“No one realizes how beautiful it is to travel until he comes home and rests his head on his old, familiar pillow.” ~ Lin Yutang
Gosa Syren in IKEA-Swedish:
not corpulent, not plump,
not for back sleeping
(like the tag says)
Not stiff, not fluffy,
Not fragrant, not memory-
molded, not down-filled–
like the world was once
pre-Portugal and Spain,
raised on a swell,
sheathed in flannel
cool to the cheek.
No other vessel can convey
this moonlight passage.
When people ask me where I’m from I say that I was born in Kentucky, but that I grew up in Florida. But since I returned to Kentucky to complete college and start working, I always felt (and feel) a bit conflicted in my loyalties (and my response). The answer always seems much more complicated than the question was ever intended to be.
In China when asked this question about origins, I once used the Chinese words I knew for Kentucky “Ken De Jie” but forgot the most important part of the phrase. I forgot to insert “Zhou” at the end signifying the state. After the laughter died down, I realized that I had expressed that I was from KFC, the fried chicken restaurant, rather than the bluegrass state that The Colonel made famous.
The confusion of place is compounded by the fact that I now live in a suburb north of Seattle called Edmonds. When non-locals ask where I’m from (usually meaning “where do you live now”) I usually say I’m from Seattle since it is a place with name recognition. But Edmonds is truly what I consider home.
“And how did you get there,” strangers will ask.
“My wife is from Edmonds,” I tell them. “And that’s with an ‘o’ not with a ‘u’.”
“And you met her there?” they’ll inquire, attempting to shove the pieces together.
“No,” I usually reply, “we met in Colorado.”
Though I am a geographic conundrum, I am whole-hearted in my adoption of this place near the Puget Sound. My wife grew up here. My daughters were born in the hospital I pass daily on my way to work. My commute outlines favored sidewalks and small-town traffic peccadilloes. It’s perhaps too easy for me to roll my eyes at all the retirees clogging the local coffee shops or scorn the inane “police beat” in the Edmonds Beacon. But Rockwellian utopias just pale under the imposing yet awe-inspiring brow of the Olympic mountains. Rick Steves may be known for travelling the world, but he understands the right place to come home to–even if it does rain 8 months out of the year.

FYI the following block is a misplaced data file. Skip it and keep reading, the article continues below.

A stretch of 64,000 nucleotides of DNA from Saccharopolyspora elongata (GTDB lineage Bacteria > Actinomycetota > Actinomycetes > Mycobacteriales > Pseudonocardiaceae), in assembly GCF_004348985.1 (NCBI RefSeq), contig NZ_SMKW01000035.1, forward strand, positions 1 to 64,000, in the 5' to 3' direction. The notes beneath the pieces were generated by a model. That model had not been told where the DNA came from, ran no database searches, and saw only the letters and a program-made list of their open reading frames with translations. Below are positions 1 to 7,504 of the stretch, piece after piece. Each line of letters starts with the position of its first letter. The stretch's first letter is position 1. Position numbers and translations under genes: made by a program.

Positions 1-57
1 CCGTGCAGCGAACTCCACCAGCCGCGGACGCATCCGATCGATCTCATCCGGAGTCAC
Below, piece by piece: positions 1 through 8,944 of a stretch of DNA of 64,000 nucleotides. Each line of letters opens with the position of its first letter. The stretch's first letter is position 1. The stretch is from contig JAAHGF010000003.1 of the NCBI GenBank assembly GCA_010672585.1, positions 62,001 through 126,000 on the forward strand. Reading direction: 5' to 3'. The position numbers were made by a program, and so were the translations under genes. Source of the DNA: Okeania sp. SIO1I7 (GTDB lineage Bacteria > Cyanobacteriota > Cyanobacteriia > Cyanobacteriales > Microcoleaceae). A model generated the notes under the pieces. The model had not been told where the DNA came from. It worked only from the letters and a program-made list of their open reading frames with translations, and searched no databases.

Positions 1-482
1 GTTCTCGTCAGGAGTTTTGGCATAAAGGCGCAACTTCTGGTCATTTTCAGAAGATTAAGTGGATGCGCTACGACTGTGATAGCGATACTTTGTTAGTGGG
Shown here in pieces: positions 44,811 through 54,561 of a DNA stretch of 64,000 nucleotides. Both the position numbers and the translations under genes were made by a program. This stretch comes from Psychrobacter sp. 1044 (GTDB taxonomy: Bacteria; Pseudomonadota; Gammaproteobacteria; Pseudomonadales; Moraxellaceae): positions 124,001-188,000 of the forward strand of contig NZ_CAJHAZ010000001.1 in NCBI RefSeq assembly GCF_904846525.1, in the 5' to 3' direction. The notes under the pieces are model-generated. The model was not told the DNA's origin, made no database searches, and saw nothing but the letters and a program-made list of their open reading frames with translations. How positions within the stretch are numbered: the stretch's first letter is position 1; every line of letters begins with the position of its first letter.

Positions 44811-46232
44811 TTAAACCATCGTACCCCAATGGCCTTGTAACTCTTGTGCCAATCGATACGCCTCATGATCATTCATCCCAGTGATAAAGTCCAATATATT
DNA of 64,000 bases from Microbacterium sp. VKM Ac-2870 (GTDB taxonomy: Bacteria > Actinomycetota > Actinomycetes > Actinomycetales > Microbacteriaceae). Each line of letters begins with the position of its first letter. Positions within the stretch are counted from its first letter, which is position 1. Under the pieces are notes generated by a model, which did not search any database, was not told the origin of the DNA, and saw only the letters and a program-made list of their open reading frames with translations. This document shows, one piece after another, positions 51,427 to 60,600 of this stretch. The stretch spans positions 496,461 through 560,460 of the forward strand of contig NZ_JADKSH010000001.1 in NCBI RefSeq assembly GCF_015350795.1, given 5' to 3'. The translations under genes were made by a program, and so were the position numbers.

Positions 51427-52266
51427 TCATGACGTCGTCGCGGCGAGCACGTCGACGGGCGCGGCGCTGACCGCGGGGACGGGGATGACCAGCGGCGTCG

Despite feeling grounded in this quaint and oh-so-bourgeois suburban enclave, I still wonder if this is home. Do I have a home? Home is where the heart is right? But it’s also where the heart beats and slows–where the pulse is felt in the toes and temples.
Will I feel the urge to grow roots and actually dig in? The thought of purchasing a house and embracing “permanence” is exciting (and attracts me to it) but produces tinges of doubt and anxiety, too. I am very comfortable here for the time being, but will I be this comfortable in three more years? What about five? If anything my history has been more defined by migration, by the change of scenery, by a practiced nomadicism than stability. But is that how I want to live and raise a family? Not really.
But what will U-Haul do to survive without my frequent contributions?
I guess we shall all see.
And in the words of that sonorous bard from Mötley Crüe, Vince Neil, “I’m on my way / Well, I’m on my way / Home sweet home/ Tonight, tonight / I’m on my way, I’m on my way / home sweet home.